Mandy Moore. The Offspring. Hilary Duff. Nope, this isn’t a list of musicians who are easily forgotten about. It’s a small sampling of artists who have released their very own Greatest Hits albums. Who knows, maybe Moore is the new Dylan, and Duff is the new Hendrix. Or, maybe not. Come join Brian and Carlye on their journalistic journey of Greatest Hits albums – Hit or Miss?
While perusing through the “Great Gift Ideas!” CD display at the Virgin Megastore in Chicago last week, I came across something quite puzzling. There, near some Beatles’ LOVE discs and My Chemical Romance’s newest release was an *NSYNC Greatest Hits album. Yes, an album dedicated to the chart-topping singles from three of their albums.
After exploding with my typical cynicism, I slowly came to realize that, hey, maybe excessive Greatest Hits albums aren’t so bad after all. I’m a poor college kid, and I can barely afford one C.D., let alone three or four. Now, though, due to Best Of compilations, I am left with 30 extra dollars to buy my poor college kid survival accessories, such as a brick of Keystone Light or McDonald’s Snack Wraps. Also, if I wind up hating the band, I only have one disc to regret purchasing, instead of a handful.
Another bonus is that it can definitely highlight the accomplishments of a band that has some mediocre material. While *NSYNC struck gold with their singles, various tracks off their albums, such as, “Space Cowboy (Yippie-Yi-Yay)” are appreciatively forgotten. Thank God.
So, fuck it, I love Greatest Hits albums. After all, if I don’t have a three-disc CD changer, how am I supposed to get my fill of Justin Timberlake in his blond crunchy-curls phase? I mean, seriously. Best Of collections aren’t a convenience or just a good purchase, they’re an absolute necessity – they save me money, especially if I end up hating it, and they forgo those embarrassing songs that we all want to forget about, like “Digital Get Down.”
There are two reasons Greatest Hits albums are the bane of my existence: Musicians are either not deserving of them or they’re belittled by them. I don’t mean that certain bands or entertainers aren’t worthy because of my personal taste, but by the pure mathematics of not having many/any hits. I’m not a huge fan of Britney Spears or Sheryl Crow by any means, but the Greatest Hits format was made for them; mediocre artists with tons of hit singles and tons of radio-play. Because, honestly, who really wants to trudge through Spears’ In the Zone to get to “Toxic?”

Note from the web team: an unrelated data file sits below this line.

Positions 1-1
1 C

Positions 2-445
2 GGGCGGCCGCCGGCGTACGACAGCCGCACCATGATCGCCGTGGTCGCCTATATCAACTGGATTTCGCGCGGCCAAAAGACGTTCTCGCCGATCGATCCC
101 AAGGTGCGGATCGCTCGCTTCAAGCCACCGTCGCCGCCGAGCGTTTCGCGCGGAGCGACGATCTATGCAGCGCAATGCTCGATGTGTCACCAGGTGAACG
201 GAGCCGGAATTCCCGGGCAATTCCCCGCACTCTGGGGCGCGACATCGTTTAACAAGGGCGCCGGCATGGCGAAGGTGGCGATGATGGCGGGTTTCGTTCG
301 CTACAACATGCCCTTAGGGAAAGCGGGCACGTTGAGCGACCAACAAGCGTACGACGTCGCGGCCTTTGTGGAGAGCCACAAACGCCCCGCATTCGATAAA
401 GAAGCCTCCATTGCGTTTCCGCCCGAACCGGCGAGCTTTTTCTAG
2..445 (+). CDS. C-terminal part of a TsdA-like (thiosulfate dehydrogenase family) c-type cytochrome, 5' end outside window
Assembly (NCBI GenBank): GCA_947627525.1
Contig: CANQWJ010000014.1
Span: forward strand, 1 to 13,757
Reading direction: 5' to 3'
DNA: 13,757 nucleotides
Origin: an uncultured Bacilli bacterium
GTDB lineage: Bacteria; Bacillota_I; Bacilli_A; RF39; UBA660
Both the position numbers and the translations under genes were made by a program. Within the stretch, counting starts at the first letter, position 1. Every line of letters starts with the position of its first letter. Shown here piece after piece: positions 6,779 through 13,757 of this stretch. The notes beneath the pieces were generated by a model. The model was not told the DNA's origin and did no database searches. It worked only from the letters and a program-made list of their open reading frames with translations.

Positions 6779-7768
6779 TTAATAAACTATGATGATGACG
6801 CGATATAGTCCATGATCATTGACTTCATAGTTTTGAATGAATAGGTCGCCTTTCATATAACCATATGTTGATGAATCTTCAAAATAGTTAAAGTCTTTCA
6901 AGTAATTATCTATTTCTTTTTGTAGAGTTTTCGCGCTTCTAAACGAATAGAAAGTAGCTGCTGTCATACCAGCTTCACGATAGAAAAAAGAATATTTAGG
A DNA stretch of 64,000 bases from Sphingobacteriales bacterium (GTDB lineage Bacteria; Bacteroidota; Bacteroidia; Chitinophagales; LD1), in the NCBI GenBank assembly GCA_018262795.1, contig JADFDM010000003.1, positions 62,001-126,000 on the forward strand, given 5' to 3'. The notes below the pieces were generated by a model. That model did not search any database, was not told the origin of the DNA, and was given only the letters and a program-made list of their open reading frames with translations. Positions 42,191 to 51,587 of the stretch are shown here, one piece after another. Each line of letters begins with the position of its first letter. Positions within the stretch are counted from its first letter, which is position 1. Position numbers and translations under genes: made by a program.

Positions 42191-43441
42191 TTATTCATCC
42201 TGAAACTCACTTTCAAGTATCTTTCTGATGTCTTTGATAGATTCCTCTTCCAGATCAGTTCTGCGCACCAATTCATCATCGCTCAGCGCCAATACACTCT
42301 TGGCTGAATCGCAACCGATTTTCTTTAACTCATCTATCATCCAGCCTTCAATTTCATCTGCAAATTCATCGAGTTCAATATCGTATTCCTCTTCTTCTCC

But, when, as mentioned previously, The Offspring releases a greatest hits compilation, my brow gets furrowed. They’ve really only had one hit, maybe two if you count the embarrassing “Hit That.”
Besides aggrandizing unworthy acts, Greatest Hits releases trivialize the best of the best. Reducing Bob Dylan to “Tambourine Man” and “I Want You” seems comical. Ignoring the depth and complexity of an album artist like Dylan, contractually obligated to release “hits records,” turns the poet of rock into elevator muzak. Greatest Hits not only emphasize the money grubbing tendencies of record labels, but they also allow novices to think they’re true fans. Snobbish? Most definitely. But, real fans don’t listen to Greatest Hits. Overall, the concept is weak sauce. Re-releasing music is a lazy way to make money off of lazy people who don’t want to take the time to know an artist.